An Oct. 7 article, anonymously written and credited only to "CNSNews.com Staff" and headlined "Sen. Susan Collins Explains Why She Doesn’t Believe Kavanaugh Will Vote to Overturn Roe v. Wade," featured how Republican senator Collins -- one of the swing votes who eventually voted for Kavanaugh's confirmation -- "explained why she did not believe Kavanaugh would vote to overturn Roe v. Wade":
She suggested, instead, that he would be like Justices Sandra Day O’Connor, Anthony Kennedy and David Souter—all of whom, she noted, were appointed by Republican presidents at a time when the Republican platform called for overturning Roe.
All joined in the Supreme Court's 1992 opinion in Planned Parenthood v. Casey opinion that upheld Roe.
Most notably, Collins said in her explanation of why she was not worried that Kavanaugh would overturn Roe that Kavanaugh had told her when they were discussing his nomination that he did not think five sitting justices—a majority of the nine member court—would be a sufficient number “to overturn long-established precedent.”
This was after he had testified, she noted, that Roe--upheld by Casey--was “precedent on precedent.”
That kind of article is par for the course for the rabidly anti-abortion CNS. They want Roe v. Wade overturned, which was the point of its pro-Kavanaugh "news" coverage, and they're perhaps a little annoyed at the idea of precedent.
The next day, Susan Jones wrote an article that covered the same exact territory under the very similar headline "Collins: 'I Do Not Believe That Brett Kavanaugh Will Overturn Roe v. Wade'":
How can you be 100 percent sure that Justice Brett Kavanaugh will not overturn Roe v. Wade? CNN's Dana Bash asked Sen. Susan Collins (R-Maine) on Sunday's "State of the Union."
"I do not believe that Brett Kavanaugh will overturn Roe v. Wade," Collins said, noting that precedents are not often overturned.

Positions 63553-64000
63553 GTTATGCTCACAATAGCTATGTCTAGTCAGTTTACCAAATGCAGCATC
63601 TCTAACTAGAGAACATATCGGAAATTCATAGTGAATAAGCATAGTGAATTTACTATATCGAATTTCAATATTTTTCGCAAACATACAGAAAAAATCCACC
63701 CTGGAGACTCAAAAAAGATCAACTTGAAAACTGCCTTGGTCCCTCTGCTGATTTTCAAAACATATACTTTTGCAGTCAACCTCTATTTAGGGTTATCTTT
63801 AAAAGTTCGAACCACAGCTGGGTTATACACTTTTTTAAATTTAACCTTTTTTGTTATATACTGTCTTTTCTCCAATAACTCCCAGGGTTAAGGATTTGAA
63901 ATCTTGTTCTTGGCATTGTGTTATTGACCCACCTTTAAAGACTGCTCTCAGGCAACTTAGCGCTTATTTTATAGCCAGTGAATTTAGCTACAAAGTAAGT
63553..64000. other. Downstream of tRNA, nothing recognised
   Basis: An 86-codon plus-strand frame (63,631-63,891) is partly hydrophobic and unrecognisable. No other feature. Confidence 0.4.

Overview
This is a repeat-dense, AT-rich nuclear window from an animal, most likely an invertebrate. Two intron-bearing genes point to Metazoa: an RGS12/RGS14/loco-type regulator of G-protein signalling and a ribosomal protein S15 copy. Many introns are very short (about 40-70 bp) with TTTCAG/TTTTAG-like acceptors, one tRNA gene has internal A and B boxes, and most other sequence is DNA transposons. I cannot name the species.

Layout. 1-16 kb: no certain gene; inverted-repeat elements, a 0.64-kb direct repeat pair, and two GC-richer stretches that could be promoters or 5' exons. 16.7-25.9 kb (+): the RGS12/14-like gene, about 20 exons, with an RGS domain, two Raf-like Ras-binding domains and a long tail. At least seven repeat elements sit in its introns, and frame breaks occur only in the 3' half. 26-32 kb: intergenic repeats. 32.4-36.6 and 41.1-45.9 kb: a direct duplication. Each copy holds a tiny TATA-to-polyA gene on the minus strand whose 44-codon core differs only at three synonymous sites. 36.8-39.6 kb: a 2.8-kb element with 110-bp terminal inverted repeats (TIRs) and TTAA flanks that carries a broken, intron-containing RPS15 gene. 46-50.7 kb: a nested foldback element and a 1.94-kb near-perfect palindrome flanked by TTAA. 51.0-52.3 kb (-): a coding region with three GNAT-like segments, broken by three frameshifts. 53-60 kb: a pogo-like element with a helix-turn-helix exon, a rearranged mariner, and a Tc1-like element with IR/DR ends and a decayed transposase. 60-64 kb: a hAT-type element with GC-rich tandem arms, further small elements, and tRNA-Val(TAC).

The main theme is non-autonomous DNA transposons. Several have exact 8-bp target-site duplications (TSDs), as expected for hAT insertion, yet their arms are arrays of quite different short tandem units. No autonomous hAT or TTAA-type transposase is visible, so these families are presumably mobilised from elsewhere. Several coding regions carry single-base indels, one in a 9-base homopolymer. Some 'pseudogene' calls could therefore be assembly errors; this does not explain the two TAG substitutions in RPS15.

"And listen to the standards that he put forth, again, in his conversations with me and also in the hearing. He says, for a precedent, among established precedents like Roe, to be overturned, it would have to have been grievously wrong and deeply inconsistent. He noted that Roe had been reaffirmed 19 years later by Planned Parenthood vs. Casey and that it was 'precedent on precedent'. He said it should be extremely rare that it'd be overturned."
"You have obviously full confidence?" Bash asked Collins.
"I do," Collins replied.
Jones did offer a little more context for CNS' weird concern: "Collins cast one of the deciding votes in favor of Kavanaugh's confirmation on Sunday, despite her support for abortion. Bash noted that Planned Parenthood gave Collins an award last year for her work on protecting reproductive rights."
Jones' article got the lead slot on CNS' front page that day, despite it effectively being a rewrite.
UPDATE: Jones also lazily and uncritically repeated Collins' incorrect assertion that "Planned Parenthood opposed three pro-choice justices just because they were nominated by Republican presidents -- David Souter, Sandra Day O'Connor and Justice Kennedy." In fact, while Planned Parenthood opposed Souter -- because he didn't make his position on abortion clear during the confirmation hearings, not because he was nominated by a Republican president -- it actually endorsed O'Connor but took no position on Kennedy.